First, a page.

Joe Roberts

Brno Moto2 & Moto3 Review - Neil Morrison On Lowes' Podium, Roberts' Revival, A Fiery Foggia, And More

Sam Lowes leads Joe Roberts ing the Brno Moto2 race - Photo: Polarity Photo

In one of the most topsy-turvy rounds in recent memory, Moto2 and Moto3 added to the spectacle as certain riders triumphed while others bafflingly faded away. As always we’re on hand to take a look through some of the biggest talking points through both classes.

A calmer Lowes

There was good reason to believe Sam Lowes’ hopes of a strong championship finish were over before it had all started. A slow, innocuous testing fall at Jerez in early February ruptured tendons in his right shoulder, chipped the top of his humerus bone and deprived him of his entire preseason testing programme. That kind of injury isn’t one you just shake off; the joint still gives the Englishman considerable pain at the end of each day.

It was a nightmare start to life as a Marc VDS rider in what is a critical season. But how he has fought back has been exceptional. While fortunate the suspension of racing gave him added time to recover, there has been nothing lucky about performances since. A pair of fourth places at Jerez was a solid foundation to build on. And the Czech Grand Prix – where he was never outside the top two – resulted in a first podium finish since September, 2016.

Back to top

Jerez MotoGP Things I Missed: Numb Hands, A Possible Second Place, And The Support Classes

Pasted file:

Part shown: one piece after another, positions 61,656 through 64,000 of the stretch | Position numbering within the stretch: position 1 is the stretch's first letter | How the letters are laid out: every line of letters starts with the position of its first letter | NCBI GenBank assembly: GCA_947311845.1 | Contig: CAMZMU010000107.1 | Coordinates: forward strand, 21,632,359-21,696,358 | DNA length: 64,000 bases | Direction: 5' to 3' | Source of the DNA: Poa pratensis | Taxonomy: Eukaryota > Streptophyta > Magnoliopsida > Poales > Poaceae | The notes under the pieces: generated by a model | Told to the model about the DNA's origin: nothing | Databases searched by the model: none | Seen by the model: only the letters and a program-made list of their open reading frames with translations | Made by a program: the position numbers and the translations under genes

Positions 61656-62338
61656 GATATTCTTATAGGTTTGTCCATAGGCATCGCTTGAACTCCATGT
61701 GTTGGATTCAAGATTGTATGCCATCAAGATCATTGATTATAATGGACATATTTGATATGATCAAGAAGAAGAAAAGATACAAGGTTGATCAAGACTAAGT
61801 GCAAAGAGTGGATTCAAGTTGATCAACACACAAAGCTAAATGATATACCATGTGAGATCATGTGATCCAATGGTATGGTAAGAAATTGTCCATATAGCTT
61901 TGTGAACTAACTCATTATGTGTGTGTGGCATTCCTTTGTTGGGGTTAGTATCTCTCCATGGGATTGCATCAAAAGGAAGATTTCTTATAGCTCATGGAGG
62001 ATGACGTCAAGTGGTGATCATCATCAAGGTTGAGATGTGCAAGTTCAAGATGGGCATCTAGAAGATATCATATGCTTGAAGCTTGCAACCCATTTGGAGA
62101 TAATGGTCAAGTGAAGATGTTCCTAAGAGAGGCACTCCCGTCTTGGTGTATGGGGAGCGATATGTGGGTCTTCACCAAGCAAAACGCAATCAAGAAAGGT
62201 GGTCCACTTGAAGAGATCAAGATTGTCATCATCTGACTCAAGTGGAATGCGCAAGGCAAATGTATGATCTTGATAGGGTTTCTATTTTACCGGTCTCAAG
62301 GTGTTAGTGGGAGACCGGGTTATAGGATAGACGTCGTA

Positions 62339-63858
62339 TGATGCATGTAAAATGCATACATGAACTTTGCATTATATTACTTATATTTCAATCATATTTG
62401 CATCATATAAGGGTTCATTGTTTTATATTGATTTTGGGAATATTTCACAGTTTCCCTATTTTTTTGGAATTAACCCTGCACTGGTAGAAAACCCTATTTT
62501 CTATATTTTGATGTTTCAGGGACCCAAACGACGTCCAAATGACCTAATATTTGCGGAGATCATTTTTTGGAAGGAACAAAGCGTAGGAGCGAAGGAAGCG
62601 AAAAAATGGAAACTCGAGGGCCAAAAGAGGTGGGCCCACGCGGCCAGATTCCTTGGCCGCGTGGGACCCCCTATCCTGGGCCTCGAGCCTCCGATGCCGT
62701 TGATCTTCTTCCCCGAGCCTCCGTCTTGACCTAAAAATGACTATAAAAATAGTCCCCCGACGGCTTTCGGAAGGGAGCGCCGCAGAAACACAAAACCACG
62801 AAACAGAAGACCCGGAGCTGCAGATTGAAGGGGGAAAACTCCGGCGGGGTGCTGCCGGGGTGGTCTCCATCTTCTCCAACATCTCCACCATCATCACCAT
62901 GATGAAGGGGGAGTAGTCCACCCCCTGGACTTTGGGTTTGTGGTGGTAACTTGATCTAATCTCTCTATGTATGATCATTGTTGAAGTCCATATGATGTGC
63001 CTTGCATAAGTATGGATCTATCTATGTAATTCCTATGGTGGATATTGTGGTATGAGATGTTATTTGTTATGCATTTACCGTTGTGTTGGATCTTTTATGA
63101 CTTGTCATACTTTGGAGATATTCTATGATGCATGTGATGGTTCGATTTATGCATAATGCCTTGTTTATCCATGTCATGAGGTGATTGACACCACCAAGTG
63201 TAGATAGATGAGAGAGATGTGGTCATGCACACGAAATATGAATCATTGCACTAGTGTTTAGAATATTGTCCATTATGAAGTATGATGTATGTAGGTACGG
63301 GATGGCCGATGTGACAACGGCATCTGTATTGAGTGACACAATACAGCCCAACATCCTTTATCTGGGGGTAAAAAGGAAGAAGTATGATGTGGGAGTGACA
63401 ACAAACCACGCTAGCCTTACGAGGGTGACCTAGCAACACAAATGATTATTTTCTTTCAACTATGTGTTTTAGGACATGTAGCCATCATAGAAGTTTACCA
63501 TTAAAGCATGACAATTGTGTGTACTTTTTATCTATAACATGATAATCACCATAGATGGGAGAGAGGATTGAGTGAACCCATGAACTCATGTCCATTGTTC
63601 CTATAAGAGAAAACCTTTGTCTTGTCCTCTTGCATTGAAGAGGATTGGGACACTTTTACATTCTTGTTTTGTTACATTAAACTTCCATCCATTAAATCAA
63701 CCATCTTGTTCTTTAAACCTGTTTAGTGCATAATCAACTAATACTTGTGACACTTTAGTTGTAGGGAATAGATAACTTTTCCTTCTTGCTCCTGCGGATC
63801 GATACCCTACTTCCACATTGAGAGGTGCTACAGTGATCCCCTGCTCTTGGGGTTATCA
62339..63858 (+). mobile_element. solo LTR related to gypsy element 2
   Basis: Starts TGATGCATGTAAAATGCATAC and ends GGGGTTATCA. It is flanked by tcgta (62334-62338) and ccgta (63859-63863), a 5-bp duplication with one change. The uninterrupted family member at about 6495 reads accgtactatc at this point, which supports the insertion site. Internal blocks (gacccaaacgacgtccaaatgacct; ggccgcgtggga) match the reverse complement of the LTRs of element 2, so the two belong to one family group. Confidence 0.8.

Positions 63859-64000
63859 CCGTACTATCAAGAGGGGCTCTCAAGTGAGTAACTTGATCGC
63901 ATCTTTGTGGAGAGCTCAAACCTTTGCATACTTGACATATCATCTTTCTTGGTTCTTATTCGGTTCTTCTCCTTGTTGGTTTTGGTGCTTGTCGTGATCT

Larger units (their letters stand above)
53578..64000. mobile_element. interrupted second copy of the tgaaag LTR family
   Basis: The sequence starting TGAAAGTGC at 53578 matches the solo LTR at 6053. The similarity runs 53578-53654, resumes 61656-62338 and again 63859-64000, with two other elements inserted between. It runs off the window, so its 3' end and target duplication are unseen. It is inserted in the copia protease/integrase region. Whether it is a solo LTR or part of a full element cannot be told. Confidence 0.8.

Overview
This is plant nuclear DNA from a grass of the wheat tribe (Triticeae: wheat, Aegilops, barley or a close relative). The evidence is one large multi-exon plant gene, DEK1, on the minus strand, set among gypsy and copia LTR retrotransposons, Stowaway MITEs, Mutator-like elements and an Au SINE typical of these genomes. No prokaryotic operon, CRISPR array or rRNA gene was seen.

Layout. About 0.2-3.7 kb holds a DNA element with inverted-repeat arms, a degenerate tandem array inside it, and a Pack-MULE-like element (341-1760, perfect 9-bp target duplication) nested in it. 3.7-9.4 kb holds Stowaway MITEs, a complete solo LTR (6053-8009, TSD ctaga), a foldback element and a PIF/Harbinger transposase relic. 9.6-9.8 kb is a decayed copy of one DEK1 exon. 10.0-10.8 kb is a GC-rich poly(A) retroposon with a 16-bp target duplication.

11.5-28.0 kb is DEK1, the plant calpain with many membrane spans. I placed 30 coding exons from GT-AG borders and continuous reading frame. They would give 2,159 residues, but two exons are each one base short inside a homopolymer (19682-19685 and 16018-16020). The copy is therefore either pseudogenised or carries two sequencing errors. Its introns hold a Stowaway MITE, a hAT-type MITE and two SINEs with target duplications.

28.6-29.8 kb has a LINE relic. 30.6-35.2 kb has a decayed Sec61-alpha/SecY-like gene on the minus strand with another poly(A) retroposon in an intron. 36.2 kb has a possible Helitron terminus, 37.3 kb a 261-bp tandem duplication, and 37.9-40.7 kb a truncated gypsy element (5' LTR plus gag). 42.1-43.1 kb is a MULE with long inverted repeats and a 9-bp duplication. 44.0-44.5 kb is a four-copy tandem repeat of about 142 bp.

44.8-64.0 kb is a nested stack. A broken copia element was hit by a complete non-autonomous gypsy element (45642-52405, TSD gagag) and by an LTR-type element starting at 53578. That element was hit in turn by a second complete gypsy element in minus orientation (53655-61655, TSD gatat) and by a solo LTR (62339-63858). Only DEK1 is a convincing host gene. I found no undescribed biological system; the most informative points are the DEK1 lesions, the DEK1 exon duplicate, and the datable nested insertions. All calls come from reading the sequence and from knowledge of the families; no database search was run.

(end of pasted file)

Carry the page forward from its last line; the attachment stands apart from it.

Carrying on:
An awful lot happened at Jerez on Sunday, when the 2020 MotoGP season resumed/started. So much so that it didn't all fit into the subscriber notes published in the very, very wee hours of Monday morning. You can go back there to read about the delicate balance between risk and reward which riders face in 2020, Marc Márquez' astonishing ride and terrible fall, wrecking his upper arm and his title defense, how Márquez' crash exposes Honda's precarious situation without the reigning champion, Fabio Quartararo's fantastic win, and how Yamaha have turned around their MotoGP project since the nadir of 2018, Dovizioso's first MotoGP podium at Jerez and the strength of the Ducati, how the championship has been blown wide open, as well as how the KTM is now a genuinely competitive racing motorcycle. But here are a few more things to think about.

First, an update on Marc Márquez. After a preliminary examination in hospital, with the swelling of the initial trauma surrounding Márquez' broken humerus starting to reduce, doctors are optimistic that Márquez has not suffered damage to the radial nerve in his right arm. That would greatly improve his chances of a speedy recovery, a pin or plate enough to hold the bone in his upper arm together. Dr Mir, overseeing Márquez' care, told the media that Márquez could be ready to race in Brno.

Back to top

Iker Lecuona To Make MotoGP Debut At Valencia Race

Iker Lecuona's MotoGP debut has been moved forward a few days. The Spaniard will replace Miguel Oliveira in the Red Bull KTM Tech3 MotoGP team at Valencia, Lecuona's home Grand Prix.

Lecuona is set to join the Tech3 team for 2020, replacing the departing Hafizh Syahrin, and would have been riding the KTM RC16 at the official test on Tuesday and Wednesday anyway. With Oliveira choosing to have surgery on the shoulder he damaged in the crash with Johann Zarco at Silverstone, it made sense to put Lecuona on the bike a few days earlier.